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Recap of Rehab Research Participant Appreciation Event, September 27th
On September 27, the 9 UBC faculty in the Rehab Research Program of the Vancouver Coastal Health Research Institute hosted a Research Participant Appreciation Event at the GF Strong Rehab Centre. Over 80 people attended – most had participated in multiple studies as research subjects, in addition to playing key roles in consumer working groups or as consumer reps on research advisories. Participants enjoyed interactive exhibits from faculty and trainees on current research. Patient-engagement lead, Colleen McGavin had opportunity to address the research participants and thank them for their efforts which have helped to develop new treatments and health-care resources for people.
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Our annual Research Day will be on May 9, 2018!
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Recap of Open House Tuesday, November 29
Written by: Matthew Querée, Rehab Research Lab
The Rehabilitation Research Program (www.rehabresearchprogram.com) recently hosted an Open House at their lab in the GF Strong Rehabilitation Centre, British Columbia’s largest rehabilitation facility providing inpatient and outpatient clinical and support services. Faculty and Graduate students showcased their research in Stroke, Spinal Cord Injury, Concussion, Robotics, and Assistive Technologies to approximately 100 clinicians, researchers and members of the community.
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Thank you to all who attended our presentations this year:
“Informal Labour in the Medical Tourism Industry: The Roles and Responsibilities Taken on by Canadian Medical Tourists’ Friends and Family”
UBC Department of Occupational Science and Occupational Therapy Visiting Scholar Lecture
Department of Geography, Simon Fraser University
DATE: Thursday January 26th 2017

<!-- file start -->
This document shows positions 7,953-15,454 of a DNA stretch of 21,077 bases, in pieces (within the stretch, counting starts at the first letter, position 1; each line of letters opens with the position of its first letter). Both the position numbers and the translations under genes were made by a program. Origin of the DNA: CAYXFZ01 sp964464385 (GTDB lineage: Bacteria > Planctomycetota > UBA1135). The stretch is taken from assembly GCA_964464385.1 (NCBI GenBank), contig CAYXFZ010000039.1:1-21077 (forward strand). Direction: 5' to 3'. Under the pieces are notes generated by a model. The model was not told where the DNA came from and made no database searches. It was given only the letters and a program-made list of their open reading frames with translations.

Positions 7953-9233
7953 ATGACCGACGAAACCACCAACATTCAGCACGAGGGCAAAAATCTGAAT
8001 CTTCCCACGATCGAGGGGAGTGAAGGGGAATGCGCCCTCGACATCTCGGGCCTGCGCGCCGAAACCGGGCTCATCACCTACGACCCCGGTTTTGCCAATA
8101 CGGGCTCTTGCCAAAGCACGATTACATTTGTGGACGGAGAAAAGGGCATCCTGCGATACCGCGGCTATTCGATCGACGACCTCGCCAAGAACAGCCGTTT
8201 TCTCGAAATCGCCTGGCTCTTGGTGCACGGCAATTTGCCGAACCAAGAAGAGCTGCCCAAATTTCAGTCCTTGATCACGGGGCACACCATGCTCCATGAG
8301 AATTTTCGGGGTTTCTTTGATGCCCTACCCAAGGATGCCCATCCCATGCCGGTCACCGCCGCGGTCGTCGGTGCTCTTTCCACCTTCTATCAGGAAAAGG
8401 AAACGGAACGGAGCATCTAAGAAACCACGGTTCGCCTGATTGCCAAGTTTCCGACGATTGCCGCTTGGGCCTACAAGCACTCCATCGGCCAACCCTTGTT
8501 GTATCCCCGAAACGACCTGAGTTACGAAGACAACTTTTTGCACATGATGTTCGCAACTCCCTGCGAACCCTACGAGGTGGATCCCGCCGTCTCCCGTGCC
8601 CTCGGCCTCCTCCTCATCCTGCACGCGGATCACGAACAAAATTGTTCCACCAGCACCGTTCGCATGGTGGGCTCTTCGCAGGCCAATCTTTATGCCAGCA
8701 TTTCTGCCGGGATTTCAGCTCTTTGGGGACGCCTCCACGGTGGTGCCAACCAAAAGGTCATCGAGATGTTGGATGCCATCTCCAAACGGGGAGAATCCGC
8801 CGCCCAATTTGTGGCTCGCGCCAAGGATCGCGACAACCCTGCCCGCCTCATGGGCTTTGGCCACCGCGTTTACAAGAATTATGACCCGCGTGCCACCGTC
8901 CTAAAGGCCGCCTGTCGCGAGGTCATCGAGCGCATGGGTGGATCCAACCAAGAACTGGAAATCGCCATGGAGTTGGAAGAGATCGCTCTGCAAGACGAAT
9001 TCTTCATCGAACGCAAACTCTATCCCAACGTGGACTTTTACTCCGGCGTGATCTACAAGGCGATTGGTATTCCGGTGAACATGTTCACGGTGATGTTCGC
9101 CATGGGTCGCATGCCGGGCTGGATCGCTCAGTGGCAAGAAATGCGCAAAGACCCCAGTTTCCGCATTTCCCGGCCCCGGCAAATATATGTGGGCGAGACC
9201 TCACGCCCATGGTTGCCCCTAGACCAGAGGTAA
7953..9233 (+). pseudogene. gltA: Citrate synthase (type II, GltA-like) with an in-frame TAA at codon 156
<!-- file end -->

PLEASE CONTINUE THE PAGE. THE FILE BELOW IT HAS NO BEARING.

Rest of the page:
PLACE: Department of OS&OT Lab 4,
3rd Floor, UBC Hospital Koerner Pavilion
When people pay privately for and privately arrange health care in another country, they are taking part in what is popularly known as medical tourism. Often reported as a multi-billion dollar sector, the global medical tourism ‘industry’ relies heavily on the unpaid and typically unskilled labour of the friends and family who accompany these patients abroad. In effect, they are shadow workers in an industry that thrives on their unpaid work. In this presentation I will critically examine the roles and responsibilities taken on by this group of informal caregivers—and particularly while they are abroad in unfamiliar settings and far removed from their own personal support networks—and will conclude by offering recommendations for ways to protect their health and safety.
Valorie Crooks is a Professor in the Department of Geography, SFU, and Canada Research Chair in Health Service Geographies. A health geographer by training, Dr. Crooks is interested in the spatial and place-based dimensions of health and health care. She has an ongoing interest in understanding lived experiences of accessing needed/wanted health and social care services. Because of this experiential focus, she primarily engages in non-hypothesis-testing qualitative research, or leads qualitative components of mixed-methods studies. Her research interests are best characterized by four areas of inquiry: (1) disability and chronic illness; (2) primary health care; (3) palliative health and social care; and (4) medical tourism.